“This is the story of a trip,” Audrey writes in the book's brief foreword, “taken over two summers, that started in Ketchikan and went all the way to Skagway. Since the first voyage, I've paddled 8,075 solo Alaskan miles and 22 more years in Alaska and British Columbia. But it is never enough. My boat now is a newer inflatable: longer, lower, and faster, with a rudder and a spray deck that sheds the rain and the seas. I have encountered thirty bears, four wolves, and hundreds of whales. We're still coexisting, and I keep learning. The philosophy is still the same. Go simple, go solo, go now.”
So begins a fascinating tale of Audrey's incredible journey, spanning from the choice to attempt her first solo effort in Alaska to her myriad encounters with curious whales, lonely cabins, perilous straits, elusive hot springs, broken paddles, even a capsized boat. Her tale is written with humor, candor, and enthusiasm, and without giving anything away, I read each chapter voraciously, ever curious about how it would all turn out in the end. Impressed by her unabashed self-reliance, I was equally in awe of her careful observational skills as well as her philosophical insight, such as when she writes, “Strange that I kill mice and carefully move spiders.”
Not surprisingly, I was also impressed by her numerous wilderness skills, such as fishing, cleaning and filleting fish, building fires, foraging everything from kelp and beach asparagus to mussels and cockles, and, yes, kayaking. Even her organizational skills are something to emulate; after all, it's hard to believe that she could have accomplished such a long journey without knowing how to pack her kayak so well, send packages of dried food and other needed supplies to various post offices along her route, and returning items to her home in Hawai'i when they were no longer of use. And while I found myself with questions at times – such as, “Why did she send her hammock home?” or “Why does she sink cans instead of packing them out?” or “Why does she interchange the terms 'canoe' and 'kayak'?” or “Why does she drink nonpurified water but worry about red tide poisoning?” – she usually addressed them at some point. Even the fact that the gear list is missing a fishing license, a fishing rod, and lures makes sense when you consider that Audrey was using an inflatable (that is, easy-to-puncture) kayak as transport.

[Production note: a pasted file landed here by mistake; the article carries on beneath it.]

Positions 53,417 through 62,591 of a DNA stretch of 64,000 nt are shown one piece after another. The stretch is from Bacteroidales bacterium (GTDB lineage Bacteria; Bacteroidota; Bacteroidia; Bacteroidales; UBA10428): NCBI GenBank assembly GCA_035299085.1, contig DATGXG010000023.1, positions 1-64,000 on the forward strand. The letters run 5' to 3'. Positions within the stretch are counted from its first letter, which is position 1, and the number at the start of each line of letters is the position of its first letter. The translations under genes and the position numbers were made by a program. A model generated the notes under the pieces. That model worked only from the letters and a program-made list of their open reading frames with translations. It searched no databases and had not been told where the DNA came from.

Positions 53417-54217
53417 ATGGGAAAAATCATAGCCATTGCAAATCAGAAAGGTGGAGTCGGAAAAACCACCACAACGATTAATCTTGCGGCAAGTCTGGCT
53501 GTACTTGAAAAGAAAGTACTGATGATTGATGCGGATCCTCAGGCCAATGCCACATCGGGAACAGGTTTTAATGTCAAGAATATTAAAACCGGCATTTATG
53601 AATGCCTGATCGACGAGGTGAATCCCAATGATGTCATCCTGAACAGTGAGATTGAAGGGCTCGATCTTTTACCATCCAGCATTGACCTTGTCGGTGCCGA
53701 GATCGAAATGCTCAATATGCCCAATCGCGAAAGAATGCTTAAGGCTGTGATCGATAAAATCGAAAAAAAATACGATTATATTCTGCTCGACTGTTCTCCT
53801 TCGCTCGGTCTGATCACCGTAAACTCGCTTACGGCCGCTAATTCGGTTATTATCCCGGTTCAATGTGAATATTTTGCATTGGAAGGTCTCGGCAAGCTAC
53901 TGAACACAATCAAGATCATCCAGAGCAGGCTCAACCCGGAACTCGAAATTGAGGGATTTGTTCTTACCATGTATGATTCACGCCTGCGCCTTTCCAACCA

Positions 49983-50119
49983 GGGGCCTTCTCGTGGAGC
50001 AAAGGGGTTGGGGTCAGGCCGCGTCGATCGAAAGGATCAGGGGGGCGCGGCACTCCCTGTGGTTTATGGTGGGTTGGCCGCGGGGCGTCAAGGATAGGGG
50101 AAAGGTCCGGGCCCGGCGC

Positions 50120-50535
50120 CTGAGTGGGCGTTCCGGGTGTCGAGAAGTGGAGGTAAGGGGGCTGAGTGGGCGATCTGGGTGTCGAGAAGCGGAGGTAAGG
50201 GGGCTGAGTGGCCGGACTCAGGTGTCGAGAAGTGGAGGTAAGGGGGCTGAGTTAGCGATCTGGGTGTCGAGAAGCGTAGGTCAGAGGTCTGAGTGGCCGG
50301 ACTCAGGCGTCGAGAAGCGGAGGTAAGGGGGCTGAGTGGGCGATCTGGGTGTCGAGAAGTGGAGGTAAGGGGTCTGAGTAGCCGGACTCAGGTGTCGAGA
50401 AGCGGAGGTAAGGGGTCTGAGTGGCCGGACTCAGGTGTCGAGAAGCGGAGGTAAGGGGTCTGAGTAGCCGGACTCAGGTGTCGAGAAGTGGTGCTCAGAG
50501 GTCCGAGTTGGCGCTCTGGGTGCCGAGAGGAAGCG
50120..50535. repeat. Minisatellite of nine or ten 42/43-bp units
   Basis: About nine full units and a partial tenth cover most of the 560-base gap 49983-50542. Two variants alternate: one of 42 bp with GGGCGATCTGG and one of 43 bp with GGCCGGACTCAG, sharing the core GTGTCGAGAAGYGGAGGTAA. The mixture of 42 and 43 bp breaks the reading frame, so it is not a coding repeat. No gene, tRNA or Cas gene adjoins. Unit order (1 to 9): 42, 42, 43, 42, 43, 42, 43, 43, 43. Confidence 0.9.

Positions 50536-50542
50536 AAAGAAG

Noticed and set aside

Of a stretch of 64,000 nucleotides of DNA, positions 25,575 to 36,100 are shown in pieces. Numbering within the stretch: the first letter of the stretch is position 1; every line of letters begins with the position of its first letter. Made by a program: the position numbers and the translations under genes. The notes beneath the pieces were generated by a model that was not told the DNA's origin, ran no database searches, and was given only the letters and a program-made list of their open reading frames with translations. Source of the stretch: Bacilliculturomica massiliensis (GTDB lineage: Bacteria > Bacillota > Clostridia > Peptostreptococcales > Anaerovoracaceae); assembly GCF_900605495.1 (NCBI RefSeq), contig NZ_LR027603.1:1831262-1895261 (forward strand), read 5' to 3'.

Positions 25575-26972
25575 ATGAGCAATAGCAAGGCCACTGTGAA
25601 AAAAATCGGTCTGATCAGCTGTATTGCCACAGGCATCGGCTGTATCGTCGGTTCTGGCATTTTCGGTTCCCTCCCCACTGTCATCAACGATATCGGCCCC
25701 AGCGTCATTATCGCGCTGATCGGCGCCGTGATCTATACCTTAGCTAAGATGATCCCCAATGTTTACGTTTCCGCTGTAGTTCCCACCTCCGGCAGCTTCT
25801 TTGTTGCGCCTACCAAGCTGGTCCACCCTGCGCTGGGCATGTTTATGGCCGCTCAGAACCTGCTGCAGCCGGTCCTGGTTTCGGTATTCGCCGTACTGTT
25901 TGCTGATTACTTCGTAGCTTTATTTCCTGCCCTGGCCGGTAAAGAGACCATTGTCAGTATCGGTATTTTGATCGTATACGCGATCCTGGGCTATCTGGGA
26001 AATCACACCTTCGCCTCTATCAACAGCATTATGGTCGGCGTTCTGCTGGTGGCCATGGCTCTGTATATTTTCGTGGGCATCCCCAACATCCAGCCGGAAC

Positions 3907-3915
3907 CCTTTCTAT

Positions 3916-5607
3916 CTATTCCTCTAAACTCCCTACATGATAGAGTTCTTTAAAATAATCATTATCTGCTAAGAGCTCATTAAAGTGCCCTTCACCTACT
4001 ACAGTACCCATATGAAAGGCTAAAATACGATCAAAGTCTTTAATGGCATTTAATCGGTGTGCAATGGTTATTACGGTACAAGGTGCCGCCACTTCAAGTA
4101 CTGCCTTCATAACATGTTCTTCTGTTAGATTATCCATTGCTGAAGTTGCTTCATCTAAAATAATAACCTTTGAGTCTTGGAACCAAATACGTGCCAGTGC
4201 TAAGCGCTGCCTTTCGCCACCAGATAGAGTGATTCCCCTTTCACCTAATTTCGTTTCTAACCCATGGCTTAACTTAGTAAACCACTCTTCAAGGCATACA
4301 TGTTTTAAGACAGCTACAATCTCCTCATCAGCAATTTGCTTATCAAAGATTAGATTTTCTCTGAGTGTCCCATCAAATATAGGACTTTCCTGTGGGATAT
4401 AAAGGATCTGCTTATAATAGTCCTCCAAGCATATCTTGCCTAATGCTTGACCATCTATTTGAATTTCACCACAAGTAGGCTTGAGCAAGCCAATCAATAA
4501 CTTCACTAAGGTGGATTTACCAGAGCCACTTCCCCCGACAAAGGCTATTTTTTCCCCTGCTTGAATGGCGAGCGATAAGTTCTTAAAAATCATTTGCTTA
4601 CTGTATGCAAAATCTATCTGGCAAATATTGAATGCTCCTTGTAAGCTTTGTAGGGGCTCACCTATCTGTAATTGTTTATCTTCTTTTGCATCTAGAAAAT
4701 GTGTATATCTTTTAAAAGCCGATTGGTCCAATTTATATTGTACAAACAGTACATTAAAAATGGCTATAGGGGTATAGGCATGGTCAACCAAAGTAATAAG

Needless to say, I would love to meet Audrey Sutherland in person – not the least because she claims that a sea otter had once been her ideal reincarnation form. As someone whose spirit animal is, in fact, an otter, I can appreciate her sentiment. But that, of course, is another story...
If you're still curious about Audrey's amazing life, her awesome outdoor experiences, and the inimitable way that she continues to inspire others, check out these articles at Island Scene, The Cleanest Line, and Outrigger Hotels and Resorts. Of course, whether you're planning a solo excursion through “The Last Frontier,” a camping trip with your family, or an outdoor adventure with friends, you'll likely need another resource, such as Don Pitcher's Moon Alaska guidebook. No matter what, though, you should take a lesson from Audrey Sutherland – and plan your next trip to Alaska as carefully and thoroughly as possible. After all, a lot can go wrong in the Alaskan wilderness, from grizzly bear encounters to shellfish poisoning to equipment failure, so it's always advisable to be prepared for any and all possibilities.
As always, I’m open to ideas for future posts. If you have any suggestions, burning questions, or destinations that you’d like me to explore in greater detail, please comment below, contact me via laura [at] wanderingsoles [dot] com, or connect with me on Facebook and Twitter.
Disclosure: While I occasionally accept free or discounted travel assistance when it coincides with my editorial goals, my opinion is never for sale, which means that everything written in my American Nomad blog and Moon travel guides is my unbiased reflection of the things that I see, do, and experience while traveling across the United States.
Photo of Paddling North / Text © 2013 Laura Martone